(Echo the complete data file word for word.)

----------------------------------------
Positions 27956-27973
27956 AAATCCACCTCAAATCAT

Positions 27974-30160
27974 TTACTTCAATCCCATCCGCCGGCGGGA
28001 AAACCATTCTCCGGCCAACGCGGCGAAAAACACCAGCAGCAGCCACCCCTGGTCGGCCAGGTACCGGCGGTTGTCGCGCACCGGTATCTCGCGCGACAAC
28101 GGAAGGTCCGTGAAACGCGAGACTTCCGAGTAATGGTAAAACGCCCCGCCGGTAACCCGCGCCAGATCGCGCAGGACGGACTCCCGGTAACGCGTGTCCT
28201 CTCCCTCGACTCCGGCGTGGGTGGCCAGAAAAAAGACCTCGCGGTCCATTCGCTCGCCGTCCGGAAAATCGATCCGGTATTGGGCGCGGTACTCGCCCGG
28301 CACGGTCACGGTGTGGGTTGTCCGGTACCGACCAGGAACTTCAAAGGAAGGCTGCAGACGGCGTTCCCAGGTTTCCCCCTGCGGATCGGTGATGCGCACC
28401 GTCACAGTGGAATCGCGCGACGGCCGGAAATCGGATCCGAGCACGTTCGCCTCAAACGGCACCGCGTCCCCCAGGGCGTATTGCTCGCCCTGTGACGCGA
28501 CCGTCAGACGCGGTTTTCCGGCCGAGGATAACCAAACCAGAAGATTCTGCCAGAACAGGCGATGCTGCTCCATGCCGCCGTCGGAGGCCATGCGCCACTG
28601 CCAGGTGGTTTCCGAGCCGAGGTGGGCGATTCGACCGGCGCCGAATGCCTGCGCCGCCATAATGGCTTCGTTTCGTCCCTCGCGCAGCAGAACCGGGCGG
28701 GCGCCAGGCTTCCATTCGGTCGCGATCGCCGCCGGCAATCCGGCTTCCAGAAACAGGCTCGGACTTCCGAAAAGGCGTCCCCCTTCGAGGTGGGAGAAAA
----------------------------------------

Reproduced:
Positions 27956-27973
27956 AAATCCACCTCAAATCAT

Positions 27974-30160
27974 TTACTTCAATCCCATCCGCCGGCGGGA
28001 AAACCATTCTCCGGCCAACGCGGCGAAAAACACCAGCAGCAGCCACCCCTGGTCGGCCAGGTACCGGCGGTTGTCGCGCACCGGTATCTCGCGCGACAAC
28101 GGAAGGTCCGTGAAACGCGAGACTTCCGAGTAATGGTAAAACGCCCCGCCGGTAACCCGCGCCAGATCGCGCAGGACGGACTCCCGGTAACGCGTGTCCT
28201 CTCCCTCGACTCCGGCGTGGGTGGCCAGAAAAAAGACCTCGCGGTCCATTCGCTCGCCGTCCGGAAAATCGATCCGGTATTGGGCGCGGTACTCGCCCGG
28301 CACGGTCACGGTGTGGGTTGTCCGGTACCGACCAGGAACTTCAAAGGAAGGCTGCAGACGGCGTTCCCAGGTTTCCCCCTGCGGATCGGTGATGCGCACC
28401 GTCACAGTGGAATCGCGCGACGGCCGGAAATCGGATCCGAGCACGTTCGCCTCAAACGGCACCGCGTCCCCCAGGGCGTATTGCTCGCCCTGTGACGCGA
28501 CCGTCAGACGCGGTTTTCCGGCCGAGGATAACCAAACCAGAAGATTCTGCCAGAACAGGCGATGCTGCTCCATGCCGCCGTCGGAGGCCATGCGCCACTG
28601 CCAGGTGGTTTCCGAGCCGAGGTGGGCGATTCGACCGGCGCCGAATGCCTGCGCCGCCATAATGGCTTCGTTTCGTCCCTCGCGCAGCAGAACCGGGCGG
28701 GCGCCAGGCTTCCATTCGGTCGCGATCGCCGCCGGCAATCCGGCTTCCAGAAACAGGCTCGGACTTCCGAAAAGGCGTCCCCCTTCGAGGTGGGAGAAAA